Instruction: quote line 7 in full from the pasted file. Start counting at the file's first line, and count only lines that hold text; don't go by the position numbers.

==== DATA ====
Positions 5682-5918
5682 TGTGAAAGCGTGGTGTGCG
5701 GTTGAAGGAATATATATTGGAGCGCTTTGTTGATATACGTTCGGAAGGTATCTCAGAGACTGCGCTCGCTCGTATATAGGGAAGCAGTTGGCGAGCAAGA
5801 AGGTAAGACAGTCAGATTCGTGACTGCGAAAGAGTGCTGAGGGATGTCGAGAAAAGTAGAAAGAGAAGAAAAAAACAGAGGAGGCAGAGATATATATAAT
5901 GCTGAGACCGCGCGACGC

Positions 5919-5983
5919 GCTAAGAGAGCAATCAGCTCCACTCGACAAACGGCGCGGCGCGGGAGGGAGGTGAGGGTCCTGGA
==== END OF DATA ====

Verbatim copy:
5919 GCTAAGAGAGCAATCAGCTCCACTCGACAAACGGCGCGGCGCGGGAGGGAGGTGAGGGTCCTGGA